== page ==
Frank Gaffney, founder and president of the Center for Security Policy, said he has also seen increasingly aggressive rhetoric from senior Chinese military officers.

“Increasingly there have been now remarks by senior Chinese Peoples Liberation Army officers calling for military action against the United States,” he said.

Gaffney said he would not put a “high probability” on making it through the next decade without a war on China. “It’s a function not of us starting it, but of us preventing the Chinese thinking they can benefit from doing so.”

But experts on the panel also said Chinese predominance is not a foregone conclusion, if the U.S. acts.

Fanell argued that the U.S. needs to grow its naval presence in East Asia in order to keep international shipping lanes open, and praised the Trump administration for increasing naval operations in the region.

“We have seen in the last two years under this administration a great increase in not just these freedom of navigation operations that you hear about frequently, but also in carrier operations…between the United States and the Japanese Maritime Self Defense Force, or the Royal Navy.

“And so we’re starting to remind China that we have been in these waters and we’re there not to control them, but we’re there to make sure that people have free access to markets and freedom to buy, sell, and trade, and that’s the assurance and the deterrent credibility we have with presence,” he said.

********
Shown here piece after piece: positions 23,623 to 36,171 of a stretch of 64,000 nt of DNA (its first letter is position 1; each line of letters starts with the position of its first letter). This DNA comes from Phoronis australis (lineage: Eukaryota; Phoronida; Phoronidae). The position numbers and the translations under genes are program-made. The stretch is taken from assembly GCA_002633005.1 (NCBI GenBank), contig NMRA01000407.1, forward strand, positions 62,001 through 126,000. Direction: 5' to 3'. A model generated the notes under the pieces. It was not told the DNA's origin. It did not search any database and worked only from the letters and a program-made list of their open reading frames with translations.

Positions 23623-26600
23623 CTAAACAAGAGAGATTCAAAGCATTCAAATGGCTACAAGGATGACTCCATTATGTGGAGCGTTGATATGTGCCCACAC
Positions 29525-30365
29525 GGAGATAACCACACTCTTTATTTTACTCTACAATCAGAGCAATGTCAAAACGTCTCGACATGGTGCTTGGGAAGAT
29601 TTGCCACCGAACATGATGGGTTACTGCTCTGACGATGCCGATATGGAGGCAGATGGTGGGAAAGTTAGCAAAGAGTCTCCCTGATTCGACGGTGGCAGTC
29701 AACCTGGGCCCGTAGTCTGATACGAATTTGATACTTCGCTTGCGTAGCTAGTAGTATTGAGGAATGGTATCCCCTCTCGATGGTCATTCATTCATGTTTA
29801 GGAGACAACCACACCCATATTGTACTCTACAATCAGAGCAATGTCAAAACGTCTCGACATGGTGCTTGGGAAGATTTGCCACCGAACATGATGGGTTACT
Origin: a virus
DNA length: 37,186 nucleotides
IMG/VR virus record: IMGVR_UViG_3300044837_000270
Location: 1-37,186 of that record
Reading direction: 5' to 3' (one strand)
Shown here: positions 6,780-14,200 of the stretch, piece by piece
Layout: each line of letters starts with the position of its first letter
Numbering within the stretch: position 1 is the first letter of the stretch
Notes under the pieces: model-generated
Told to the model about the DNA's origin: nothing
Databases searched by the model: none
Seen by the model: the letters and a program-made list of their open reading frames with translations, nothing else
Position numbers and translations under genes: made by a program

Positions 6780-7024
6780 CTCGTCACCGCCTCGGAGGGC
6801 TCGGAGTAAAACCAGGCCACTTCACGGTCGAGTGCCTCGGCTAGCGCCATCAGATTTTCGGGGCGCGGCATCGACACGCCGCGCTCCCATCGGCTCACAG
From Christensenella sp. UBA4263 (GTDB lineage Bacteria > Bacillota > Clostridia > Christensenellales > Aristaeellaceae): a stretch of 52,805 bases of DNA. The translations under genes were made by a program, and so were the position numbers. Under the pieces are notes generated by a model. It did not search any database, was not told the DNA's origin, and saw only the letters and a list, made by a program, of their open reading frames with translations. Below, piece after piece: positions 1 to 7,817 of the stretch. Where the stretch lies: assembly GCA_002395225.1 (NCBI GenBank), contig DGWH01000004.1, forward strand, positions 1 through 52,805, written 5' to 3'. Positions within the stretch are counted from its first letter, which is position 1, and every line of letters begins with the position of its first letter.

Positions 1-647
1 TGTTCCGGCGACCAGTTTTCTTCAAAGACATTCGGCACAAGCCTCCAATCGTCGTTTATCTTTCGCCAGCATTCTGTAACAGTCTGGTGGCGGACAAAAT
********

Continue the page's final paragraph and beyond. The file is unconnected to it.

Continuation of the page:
Fisher argued that the U.S. should take full advantage of the end of the Intermediate-Range Nuclear Forces (INF) agreement to start building up an arsenal of medium- and intermediate-range ballistic and cruise missiles in the region, build the space force, and make clear the U.S. will share new technologies with allies who are also threatened by China.

Chang also questioned the efficacy of China’s Belt and Road Initiative, which aims to build infrastructure linking China to the West through developing countries that would also allegedly benefit.

“The Chinese can say they want to connect to the world, and bring it all back to China, but a lot of that infrastructure is infrastructure that the private sector wouldn’t build,” said Chang.

“You’re starting to see in Beijing right now people starting to say, ‘Oh, no, we just don’t have the money to do this.’ And especially when the Arctic ice cap recedes you’re going to see more shipping across the northern coast of Russia, that’s going to make China’s railroads through Central Asia completely uneconomic,” he said.

Fanell also called for the American public to be more aware of the threat from China.

“This is an idealogical struggle between a nation that says it believes, ‘I live, you die,’ and we haven’t educated the American public on that concept,” he said.

“We’re facing an existential threat and the American people need to know, from shore to shore, that their lifestyles will change if China is able to achieve their goal of the great rejuvenation and the restoration of China.”